García was thus declared president on June 1 and officially took power on July 28, 1985. It was the first time in its sixty-year history that the populist APRA party had come to power in Peru.

His presidency was marked by hyperinflation with the annual rate exceeding 7,500 percent by the end of the period.

In May 1989, APRA chose as its standard bearer Luis Alva Castro, a long-time rival to García. Despite APRA's less-than-successful time in power, it managed to obtain 19.6 percent of the vote in the first round of the 1990 elections, more than any of the other parties.

For the final runoff, it is thought that APRA may have cut a deal with Cambio 90, Alberto Fujimori, to prevent the leading candidate Mario Vargas Llosa from getting elected. In any case, Fujimori was subsequently elected.

At the 2001 legislative elections, the party won 19.7% of the popular vote and 26 out of 120 seats in Congress. Its presidential candidate at the elections of the same day, Alan García Pérez, won 25.8% of the vote and was defeated in the second round by Alejandro Toledo.

In February 2005, García officially commenced his campaign for the 2006 presidential election. He came in second place by a slim margin over Lourdes Flores, and faced Ollanta Humala in a run-off election on June 4. He became president again as Humala conceded after exit polls and partial vote counts showed García leading. [1]. He officially took power on July 28, 2006.

APRA is a member of the Juventud Aprista Peruana.

Hilda Gadea - the first female Secretary of the Economy of the Executive National Committee for APRA; later married Che Guevara and wrote a memoir.[2]

National Executive Committee

The National Executive Committee of the Peruvian Aprista Party is the implementing body of organic action and mobilization of the party. It is the responsibility of the National Executive Committee to give the unit of total action committees and party cadres, efficiently support the development of decentralized activities and delegate decision making authority to the Base Committees throughout the Republic, with knowledge of the national political leadership.

The establishment, functions, powers of each National Institute and Regional Institute delegates and general coordinators, are set out in the General Rules of Organization on the basis of which produces the respective Functions Manual, which must be approved by the National Policy Institute of the Party. It is formed by a President and two secretaries-general that are elected by a National Party Congress each 2 years.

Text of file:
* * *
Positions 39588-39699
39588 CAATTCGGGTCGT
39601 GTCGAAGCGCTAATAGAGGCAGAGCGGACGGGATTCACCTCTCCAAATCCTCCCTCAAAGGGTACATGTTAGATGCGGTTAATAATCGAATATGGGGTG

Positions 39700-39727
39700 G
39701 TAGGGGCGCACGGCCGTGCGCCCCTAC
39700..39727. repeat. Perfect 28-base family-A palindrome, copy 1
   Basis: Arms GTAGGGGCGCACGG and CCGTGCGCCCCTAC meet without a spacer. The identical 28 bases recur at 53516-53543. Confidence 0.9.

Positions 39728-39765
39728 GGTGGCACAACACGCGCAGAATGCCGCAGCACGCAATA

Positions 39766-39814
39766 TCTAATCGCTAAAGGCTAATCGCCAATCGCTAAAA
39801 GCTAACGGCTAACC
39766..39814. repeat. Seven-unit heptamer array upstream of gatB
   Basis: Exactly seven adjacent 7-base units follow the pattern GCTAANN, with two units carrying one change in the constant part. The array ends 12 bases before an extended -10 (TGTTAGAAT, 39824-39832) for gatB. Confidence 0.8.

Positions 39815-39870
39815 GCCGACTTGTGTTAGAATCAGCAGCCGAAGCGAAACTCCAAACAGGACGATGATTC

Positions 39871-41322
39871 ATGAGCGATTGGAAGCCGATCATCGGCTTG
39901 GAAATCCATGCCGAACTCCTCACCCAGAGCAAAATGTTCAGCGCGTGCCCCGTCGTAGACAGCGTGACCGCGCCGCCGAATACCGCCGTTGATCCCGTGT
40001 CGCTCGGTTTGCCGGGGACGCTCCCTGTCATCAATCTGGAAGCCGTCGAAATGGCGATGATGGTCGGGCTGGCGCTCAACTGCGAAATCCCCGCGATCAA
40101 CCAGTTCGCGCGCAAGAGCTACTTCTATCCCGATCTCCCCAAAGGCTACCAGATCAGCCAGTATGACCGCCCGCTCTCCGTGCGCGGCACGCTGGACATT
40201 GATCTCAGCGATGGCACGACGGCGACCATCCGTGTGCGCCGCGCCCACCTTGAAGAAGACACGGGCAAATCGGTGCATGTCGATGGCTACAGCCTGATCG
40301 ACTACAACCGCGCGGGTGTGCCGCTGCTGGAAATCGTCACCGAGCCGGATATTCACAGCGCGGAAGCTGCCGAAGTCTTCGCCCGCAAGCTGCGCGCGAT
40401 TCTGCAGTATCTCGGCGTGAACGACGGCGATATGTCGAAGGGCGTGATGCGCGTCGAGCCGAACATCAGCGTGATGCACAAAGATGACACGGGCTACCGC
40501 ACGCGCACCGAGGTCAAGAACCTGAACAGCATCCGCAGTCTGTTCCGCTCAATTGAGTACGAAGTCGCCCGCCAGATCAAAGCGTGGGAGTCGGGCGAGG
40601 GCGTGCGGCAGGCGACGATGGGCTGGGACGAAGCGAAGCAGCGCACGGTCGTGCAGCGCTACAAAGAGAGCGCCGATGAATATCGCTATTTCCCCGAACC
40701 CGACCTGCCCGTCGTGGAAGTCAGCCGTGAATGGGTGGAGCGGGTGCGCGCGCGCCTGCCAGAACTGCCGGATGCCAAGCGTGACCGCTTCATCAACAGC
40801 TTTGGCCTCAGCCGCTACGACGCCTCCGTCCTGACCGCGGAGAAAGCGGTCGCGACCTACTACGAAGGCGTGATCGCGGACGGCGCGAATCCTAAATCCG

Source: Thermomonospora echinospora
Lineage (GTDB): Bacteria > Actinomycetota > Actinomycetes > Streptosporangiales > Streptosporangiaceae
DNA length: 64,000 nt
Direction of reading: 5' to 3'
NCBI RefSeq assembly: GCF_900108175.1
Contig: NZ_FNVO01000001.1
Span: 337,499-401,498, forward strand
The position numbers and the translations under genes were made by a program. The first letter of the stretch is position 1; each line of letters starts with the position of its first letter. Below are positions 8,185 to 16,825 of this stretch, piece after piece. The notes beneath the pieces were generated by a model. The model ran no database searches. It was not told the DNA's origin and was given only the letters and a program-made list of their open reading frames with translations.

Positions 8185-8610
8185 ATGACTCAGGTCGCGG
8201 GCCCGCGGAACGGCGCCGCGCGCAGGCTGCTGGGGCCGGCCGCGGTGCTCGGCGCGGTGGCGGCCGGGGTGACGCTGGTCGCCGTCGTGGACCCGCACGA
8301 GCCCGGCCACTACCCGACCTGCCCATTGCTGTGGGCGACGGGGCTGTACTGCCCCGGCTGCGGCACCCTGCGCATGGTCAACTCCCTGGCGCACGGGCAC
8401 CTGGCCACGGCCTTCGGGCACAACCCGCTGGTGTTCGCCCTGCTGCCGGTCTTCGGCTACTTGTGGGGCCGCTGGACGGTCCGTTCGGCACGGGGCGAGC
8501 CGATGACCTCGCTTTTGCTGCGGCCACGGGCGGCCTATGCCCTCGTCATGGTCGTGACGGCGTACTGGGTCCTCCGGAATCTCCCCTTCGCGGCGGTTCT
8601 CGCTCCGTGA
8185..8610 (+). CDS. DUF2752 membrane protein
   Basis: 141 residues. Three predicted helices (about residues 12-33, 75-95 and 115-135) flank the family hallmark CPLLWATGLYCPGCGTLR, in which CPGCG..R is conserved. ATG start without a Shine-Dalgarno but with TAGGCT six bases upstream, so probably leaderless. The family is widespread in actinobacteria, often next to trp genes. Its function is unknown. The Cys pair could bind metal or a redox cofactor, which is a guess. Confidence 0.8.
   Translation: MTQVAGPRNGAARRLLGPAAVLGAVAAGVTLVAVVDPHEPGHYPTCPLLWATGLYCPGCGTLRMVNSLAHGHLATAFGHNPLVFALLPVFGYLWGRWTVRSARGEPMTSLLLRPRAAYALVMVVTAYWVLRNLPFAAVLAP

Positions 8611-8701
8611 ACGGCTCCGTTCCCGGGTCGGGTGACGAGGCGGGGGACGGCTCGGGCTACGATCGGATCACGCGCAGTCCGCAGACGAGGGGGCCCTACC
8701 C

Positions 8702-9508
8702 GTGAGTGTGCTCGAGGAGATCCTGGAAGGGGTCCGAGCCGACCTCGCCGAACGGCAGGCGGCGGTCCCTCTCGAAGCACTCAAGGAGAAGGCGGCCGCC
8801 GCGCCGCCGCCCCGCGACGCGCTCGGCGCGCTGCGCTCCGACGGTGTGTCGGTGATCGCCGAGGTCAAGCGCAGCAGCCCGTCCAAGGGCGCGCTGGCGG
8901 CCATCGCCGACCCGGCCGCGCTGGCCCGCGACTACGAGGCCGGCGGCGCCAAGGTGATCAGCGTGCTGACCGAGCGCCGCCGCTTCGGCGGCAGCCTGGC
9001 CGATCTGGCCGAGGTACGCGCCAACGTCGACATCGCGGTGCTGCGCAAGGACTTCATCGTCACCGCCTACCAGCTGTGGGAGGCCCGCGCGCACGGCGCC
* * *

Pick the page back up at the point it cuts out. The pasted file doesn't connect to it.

Office of the President of the Party

The Office of the President of the Party is the highest court of the political and party organization. Its functions are executive. It is chosen by the Party's National Congress that Represents the Party and goes to the whole society. Presides at all meetings of the permanent organs of the party. Is exerted by the Alan García Pérez in his capacity as leader and first elected member of the party as President of Peru. He has been elected and ratified as such pursuant to the Law of Political Parties, by the XXII National Congress of the Peruvian Aprista Party.


Presidential candidates of APRA

Presidents elected under APRA

APRA Congressmen for the period Jul-2011 to Jul-2016


  1. ^
  2. ^ "My Life With Che." Macmillan. Retrieved on February 23, 2009.


  • John A. Mackay, That Other America (New York: The Friendship Press, 1935), 102-116.
  • Harry Kantor, The Ideology and Program of the Peruvian Aprista Movement (Berkeley: University of California Press. London: Cambridge University Press, 1953. Reprinted, New York: Octagon Books, Inc., 1966).
  • W. Stanley Rycroft, “Intellectual Renaissance in Latin America,” Book Review of The Ideology and Program of the Peruvian Aprista Movement, by Harry Kantor, in International Review of Missions, vol. 43, no. 2 (April, 1954), 220-223.

External links

  • APRA's official website (in Spanish)
  • APRA's official publication (in Spanish)
  • [2]
  • [3]
  • [4]
  • [5]
  • [6]